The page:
Judge Micheli notes that Amanda’s defence claimed that “the small round spots of blood” apparent on Meredith’s chest indicated that she was not wearing her bra when she was killed. He agreed that it was likely that these spots fell from Meredith’s gasps for breath as she lay on her back after she had been stabbed. However, he could not agree with their conclusion that her bra had been removed before this time, as similar small round spots were also found on Meredith’s bra.

Micheli reasoned that this indicated that Meredith was still wearing her bra as she gasped for breath, but that her top was rolled up and the bra moved also. Thus indicating the sexual nature of the original attack, but also allowing the small round spots to fall on both chest and bra. Furthermore, other blood evidence involving the bra indicated that it wasn’t removed until some time after Meredith had died.

He said that Meredith’s bra was found by investigators away from other possible blood contamination on the floor, near to her feet. Photographs of Meredith’s body show clear white areas where the bra prevented blood from falling onto Merediths body. These white areas corresponded to those areas where blood was found on her bra. This was particularly true in the area of the right shoulder strap which was soaked from the wound to Meredith’s neck.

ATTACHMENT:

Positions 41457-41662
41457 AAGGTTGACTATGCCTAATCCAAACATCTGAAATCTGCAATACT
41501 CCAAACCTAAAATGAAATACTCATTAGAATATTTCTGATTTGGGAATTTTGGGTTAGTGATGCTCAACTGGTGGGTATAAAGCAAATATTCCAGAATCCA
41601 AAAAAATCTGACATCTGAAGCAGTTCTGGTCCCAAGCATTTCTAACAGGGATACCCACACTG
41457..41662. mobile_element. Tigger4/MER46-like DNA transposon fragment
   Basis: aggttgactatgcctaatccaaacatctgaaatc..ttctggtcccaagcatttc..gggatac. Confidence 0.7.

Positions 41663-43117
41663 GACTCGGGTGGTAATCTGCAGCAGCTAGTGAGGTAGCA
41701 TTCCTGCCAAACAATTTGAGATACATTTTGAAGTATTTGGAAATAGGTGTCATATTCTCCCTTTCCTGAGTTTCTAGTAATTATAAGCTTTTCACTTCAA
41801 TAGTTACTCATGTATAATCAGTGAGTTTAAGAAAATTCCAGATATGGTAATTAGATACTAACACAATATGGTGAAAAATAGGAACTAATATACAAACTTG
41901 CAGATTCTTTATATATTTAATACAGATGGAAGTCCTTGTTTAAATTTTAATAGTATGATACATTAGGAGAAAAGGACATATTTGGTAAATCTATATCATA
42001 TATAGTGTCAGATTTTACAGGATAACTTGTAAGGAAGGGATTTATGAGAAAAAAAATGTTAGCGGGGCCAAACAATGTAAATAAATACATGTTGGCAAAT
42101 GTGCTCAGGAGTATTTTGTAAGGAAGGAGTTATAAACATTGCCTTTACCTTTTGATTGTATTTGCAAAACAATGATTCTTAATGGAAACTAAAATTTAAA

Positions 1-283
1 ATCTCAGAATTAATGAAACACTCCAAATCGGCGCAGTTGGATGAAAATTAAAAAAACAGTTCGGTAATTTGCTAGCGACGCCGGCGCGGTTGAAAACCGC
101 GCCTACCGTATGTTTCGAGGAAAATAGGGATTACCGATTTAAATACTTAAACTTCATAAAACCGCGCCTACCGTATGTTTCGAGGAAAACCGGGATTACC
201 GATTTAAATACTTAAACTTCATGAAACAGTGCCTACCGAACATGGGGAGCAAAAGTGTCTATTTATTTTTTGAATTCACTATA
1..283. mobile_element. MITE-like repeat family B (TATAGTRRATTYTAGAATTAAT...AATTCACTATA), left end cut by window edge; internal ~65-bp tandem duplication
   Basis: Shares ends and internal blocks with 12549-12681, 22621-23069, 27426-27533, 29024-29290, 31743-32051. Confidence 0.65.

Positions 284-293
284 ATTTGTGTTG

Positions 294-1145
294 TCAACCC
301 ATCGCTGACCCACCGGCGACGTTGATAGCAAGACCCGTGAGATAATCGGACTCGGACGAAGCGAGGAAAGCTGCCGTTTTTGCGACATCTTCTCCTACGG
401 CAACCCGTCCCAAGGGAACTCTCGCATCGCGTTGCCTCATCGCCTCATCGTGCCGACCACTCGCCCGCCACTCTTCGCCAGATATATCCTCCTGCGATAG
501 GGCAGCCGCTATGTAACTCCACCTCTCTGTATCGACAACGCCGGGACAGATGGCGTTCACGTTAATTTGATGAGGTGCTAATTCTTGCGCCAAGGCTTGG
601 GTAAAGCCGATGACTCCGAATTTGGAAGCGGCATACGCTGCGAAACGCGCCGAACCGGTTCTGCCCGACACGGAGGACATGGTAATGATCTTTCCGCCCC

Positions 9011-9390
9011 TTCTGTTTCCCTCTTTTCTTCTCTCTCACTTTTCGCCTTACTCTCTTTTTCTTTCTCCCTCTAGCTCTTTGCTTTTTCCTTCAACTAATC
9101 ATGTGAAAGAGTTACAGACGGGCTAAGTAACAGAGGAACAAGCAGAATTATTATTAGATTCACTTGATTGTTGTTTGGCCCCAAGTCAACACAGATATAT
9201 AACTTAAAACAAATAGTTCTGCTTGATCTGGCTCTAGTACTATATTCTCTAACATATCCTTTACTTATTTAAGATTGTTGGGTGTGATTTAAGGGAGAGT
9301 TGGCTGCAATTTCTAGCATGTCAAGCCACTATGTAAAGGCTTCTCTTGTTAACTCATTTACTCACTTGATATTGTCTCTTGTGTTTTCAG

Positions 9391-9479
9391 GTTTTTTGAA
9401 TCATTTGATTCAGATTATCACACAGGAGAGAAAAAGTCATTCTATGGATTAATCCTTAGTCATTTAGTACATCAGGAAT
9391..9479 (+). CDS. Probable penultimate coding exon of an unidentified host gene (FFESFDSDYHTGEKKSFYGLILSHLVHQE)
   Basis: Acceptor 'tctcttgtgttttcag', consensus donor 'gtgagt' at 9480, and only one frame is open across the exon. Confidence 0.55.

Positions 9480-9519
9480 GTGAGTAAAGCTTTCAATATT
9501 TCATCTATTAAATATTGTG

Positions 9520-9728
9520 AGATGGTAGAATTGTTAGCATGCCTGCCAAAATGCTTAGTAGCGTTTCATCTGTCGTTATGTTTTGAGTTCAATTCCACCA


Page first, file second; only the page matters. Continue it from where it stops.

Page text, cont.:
Micheli said that evidence showed that Meredith had lain on one shoulder near the wardrobe. She lay in that position long enough for the imprint of her shoulder and bra strap to remain fixed in the pool of blood after she was moved to the position in which her body was finally found. Photographs of blood on her shoulder matched the imprint by the wardrobe and her shoulder itself also showed signs that she had remained in that position for some time.

Based on all this, Judge Micheli concluded that there could be no doubt that Meredith’s body was moved away from the wardrobe and her bra removed quite some time after her death.

Neighbor Nara Capezzali had testified that people fled from the cottage within a minute of Meredith’s final scream. There was no time for any alteration of the crime scene in those very few moments.

Judge Micheli asks in his report, who could have returned later and staged the scene which was found? Who later moved Meredith’s body and cut off her bra? He reasons it could only be someone who had an interest in changing what would become a crime scene found at the cottage. Who else but someone who lived there, and who wanted to mislead the coming investigation?

It couldn’t have been Laura, she was in Rome. It couldn’t have been Filomena, she was staying with her boyfriend. It was very unlikely that it was Rudy Guede, all proofs of his presence were left untouched.